MLB 2K7 Hands-On: Sixaxis Batting Spotlight

We check out the new batting system in 2K Sports' upcoming hardball game for the PlayStation 3.

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Baseball fans like to point to the pitcher/batter duel as one of the most intense in all of sports, and hitting a major league pitch is commonly referred to as one of the most difficult things to do for any professional athlete. With the upcoming release of Major League Baseball 2K7 for the PlayStation 3, baseball gamers will get a taste of what it's like to stand in the batter's box and face some of the league's best and brightest pitching phenoms. We took our turn in the box to try out the new Sixaxis batting system that will be unique to the PS3 version of the game, during a demo of MLB 2K7 with 2K Sports.

You might not be swinging it like Ichiro right away, but you can always pretend with the Sixaxis batting controls in MLB 2K7 for PS3.
You might not be swinging it like Ichiro right away, but you can always pretend with the Sixaxis batting controls in MLB 2K7 for PS3.

Before we get to the batting, it's important to note that the game arriving in March on the PS3 is nearly identical to the Xbox 360 version of the game. What this means is that the signature style animations and excellent-looking player models we saw in our previous look at the Xbox 360 game will all be in place for the PS3. Pitcher windups will be more accurate and true to life than ever seen in the series before, as will the various fielding and batting animations. On top of that, the PS3 game will include all the same features and control tweaks that are in the Xbox 360 game. This is especially relevant for the online game, which, like in the Xbox 360 version, will feature online leagues--good news, indeed.

The key difference between the PS3 version of MLB 2K7 and all the others, then, comes down to the Sixaxis controller. The developers behind the game put a lot of thought into just what aspects of hardball could be translated to the PS3 controller, but they ultimately decided that, at least for this year, batting would be the area of focus. Here's how Sixaxis batting works: Before the pitcher lets loose with his pitch, you can aim your hitter's eye icon to guess where the pitch will break. Once the pitcher begins his windup, the hitter's eye is locked on, and it's just a matter of swinging the bat. To swing, you push the Sixaxis controller forward--the quicker you move, the harder the batter will swing the bat.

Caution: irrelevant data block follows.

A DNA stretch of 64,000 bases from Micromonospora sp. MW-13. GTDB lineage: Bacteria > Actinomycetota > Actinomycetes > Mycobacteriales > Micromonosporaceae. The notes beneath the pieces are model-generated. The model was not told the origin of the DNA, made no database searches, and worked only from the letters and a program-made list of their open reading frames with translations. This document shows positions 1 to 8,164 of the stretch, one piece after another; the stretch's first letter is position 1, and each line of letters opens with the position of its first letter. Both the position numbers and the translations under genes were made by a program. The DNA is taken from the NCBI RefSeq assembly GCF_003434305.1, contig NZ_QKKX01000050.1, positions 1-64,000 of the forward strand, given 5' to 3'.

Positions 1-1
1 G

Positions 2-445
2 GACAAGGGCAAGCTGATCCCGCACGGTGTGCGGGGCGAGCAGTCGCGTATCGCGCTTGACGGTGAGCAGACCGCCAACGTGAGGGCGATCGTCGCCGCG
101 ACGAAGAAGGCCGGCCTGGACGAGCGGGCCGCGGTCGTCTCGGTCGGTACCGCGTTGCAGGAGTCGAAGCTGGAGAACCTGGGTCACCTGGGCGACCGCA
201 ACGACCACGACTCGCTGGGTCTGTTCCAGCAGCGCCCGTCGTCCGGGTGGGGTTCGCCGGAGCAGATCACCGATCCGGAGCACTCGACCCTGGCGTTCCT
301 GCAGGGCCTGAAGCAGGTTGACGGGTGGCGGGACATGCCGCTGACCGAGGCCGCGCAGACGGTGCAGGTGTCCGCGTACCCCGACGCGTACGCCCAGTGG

At its essence, the new motion-controlled swing is quite simple. However, as you might expect, there's more to it than simply pushing forward and watching the ball go yard. One of the main points you'll want to keep in mind is the angle at which you hold the Sixaxis controller. For a normal swing, you want to make sure the controller is level with the ground--something that takes a few swings to get used to. This is important because bunts are executed by tilting the controller back slightly. If you fail to keep the controller level, your player will automatically go into a bunt stance, which we unwittingly found out a couple of different times. You can control the direction of your bunt by swiveling the controller left and right before you make contact to make a sacrifice. The final piece of the batting puzzle is the loft of the ball. To hit a fly ball, you move the controller up at more or less a 30 degree angle through your "swing"; to keep the ball on the ground, you push the controller down at a 30 degree angle.

Beyond the optional batting controls, the PS3 game will be virtually identical to the Xbox 360 version of MLB 2K7.
Beyond the optional batting controls, the PS3 game will be virtually identical to the Xbox 360 version of MLB 2K7.

While there are a lot of options, getting the hang of the swing doesn't take too long. Making contact with the ball is another matter, but the actual mechanics of the swing aren't that difficult. And while you can hold your Sixaxis with two hands and simply push the controller forward to swing the bat, it's actually much more fun to stand to the side, hold the controller in one hand, and actually "swing" the controller in an approximation of how you might swing a real bat. Just make sure you keep a good grip on that expensive PS3 controller. Of course, you'll always have the option to turn the Sixaxis swing system off and use the traditional system if you wish.

The relatively limited range of the Sixaxis makes it tough to see how more complex movements such as pitching might work in future iterations of baseball games for the Sony console. Still, having spent a little time with the PS3 version of MLB 2K7, it's clear that batting was the right place to start. Who knows? Maybe we'll all be doing our best impersonations of Tim Wakefield and tossing virtual knuckeballs in the future. Expect to see more on MLB 2K7, including a look at the game's franchise mode, later this week.

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